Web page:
A patient diagnosed with a retinal condition must listen to their body as well as their mind. If and when the time comes, you realise tasks are beginning to become difficult to perform, I recommend asking for help and thinking about what you need to do to accomplish that task. For instance, the magnifying glass has become my best friend! Some days I need it and some days I don’t, but I use it to make daily tasks easier for myself and ensure I’m able to read whatever I need to.
Where driving is concerned, I think we need to be smart. The most important thing is to keep yourself, as well as others around you, safe. Again, listen to yourself and if you get in the car and you don’t think you should be driving, get out of the car. Safety is a priority for everyone.
For myself, it was very important at the beginning of my diagnosis, to maintain my job and remain in the workforce. I was a registered nurse in a high-volume, level 1 trauma center in a major city. There were very specific tasks I needed to perform to care for my patients. As time went on it became obvious, I could no longer safely perform the tasks of my job. Accepting that was probably the most difficult challenge I’ve had with my diagnosis. Once accepted, I did what I needed to do and took a step away from my job.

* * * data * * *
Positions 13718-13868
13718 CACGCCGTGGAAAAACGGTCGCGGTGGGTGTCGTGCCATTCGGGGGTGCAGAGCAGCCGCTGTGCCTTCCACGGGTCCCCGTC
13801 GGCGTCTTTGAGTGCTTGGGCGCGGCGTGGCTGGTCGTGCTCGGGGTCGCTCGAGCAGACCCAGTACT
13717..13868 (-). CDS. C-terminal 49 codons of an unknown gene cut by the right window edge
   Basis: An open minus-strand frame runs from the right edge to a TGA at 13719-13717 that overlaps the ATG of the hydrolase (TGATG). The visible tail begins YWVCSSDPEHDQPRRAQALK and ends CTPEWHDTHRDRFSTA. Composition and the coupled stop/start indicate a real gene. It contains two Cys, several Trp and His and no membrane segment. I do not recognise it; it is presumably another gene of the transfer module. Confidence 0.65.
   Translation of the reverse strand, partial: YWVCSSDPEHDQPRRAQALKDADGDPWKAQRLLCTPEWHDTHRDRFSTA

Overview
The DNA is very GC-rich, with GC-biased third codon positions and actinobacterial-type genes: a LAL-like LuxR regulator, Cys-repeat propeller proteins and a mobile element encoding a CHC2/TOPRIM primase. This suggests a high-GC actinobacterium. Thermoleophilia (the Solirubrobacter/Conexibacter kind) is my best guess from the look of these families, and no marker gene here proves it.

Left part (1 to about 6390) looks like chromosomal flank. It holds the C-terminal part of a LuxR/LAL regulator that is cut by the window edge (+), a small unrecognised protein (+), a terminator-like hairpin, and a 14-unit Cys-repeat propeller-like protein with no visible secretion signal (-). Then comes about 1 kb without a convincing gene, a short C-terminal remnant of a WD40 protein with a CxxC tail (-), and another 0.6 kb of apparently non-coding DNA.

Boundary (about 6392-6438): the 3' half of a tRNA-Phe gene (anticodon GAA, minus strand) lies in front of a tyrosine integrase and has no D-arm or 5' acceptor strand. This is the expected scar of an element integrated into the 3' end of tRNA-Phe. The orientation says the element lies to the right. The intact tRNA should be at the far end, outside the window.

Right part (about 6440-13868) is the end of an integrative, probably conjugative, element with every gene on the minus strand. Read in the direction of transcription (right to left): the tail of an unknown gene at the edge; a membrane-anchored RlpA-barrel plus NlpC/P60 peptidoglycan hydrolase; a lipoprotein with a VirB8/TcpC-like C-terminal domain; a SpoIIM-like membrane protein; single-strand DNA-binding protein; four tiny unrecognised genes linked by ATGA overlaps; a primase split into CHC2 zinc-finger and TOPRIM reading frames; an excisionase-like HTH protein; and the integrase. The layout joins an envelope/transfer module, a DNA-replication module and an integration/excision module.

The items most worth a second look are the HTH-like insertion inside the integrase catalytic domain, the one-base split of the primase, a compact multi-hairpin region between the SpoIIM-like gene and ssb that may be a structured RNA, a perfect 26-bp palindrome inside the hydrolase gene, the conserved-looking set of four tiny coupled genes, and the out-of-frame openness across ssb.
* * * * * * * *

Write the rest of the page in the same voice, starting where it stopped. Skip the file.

As others come to the realisation they cannot perform as expected, I believe the realisation will turn into acceptance and you do what you must do. That was the most difficult part for me.
I can’t really say that this diagnosis has had any type of significant impact on my social life. I still go and travel as many places as my husband is willing to take me and being surrounded by a great family and wonderful friends has helped. I personally don’t have the personality to sit back and wallow in sorrow. I try to do everything and not miss anything because you never know when the opportunity may come your way again. I try to never let an opportunity pass me by. Again, in doing all these things, safety is my number one priority.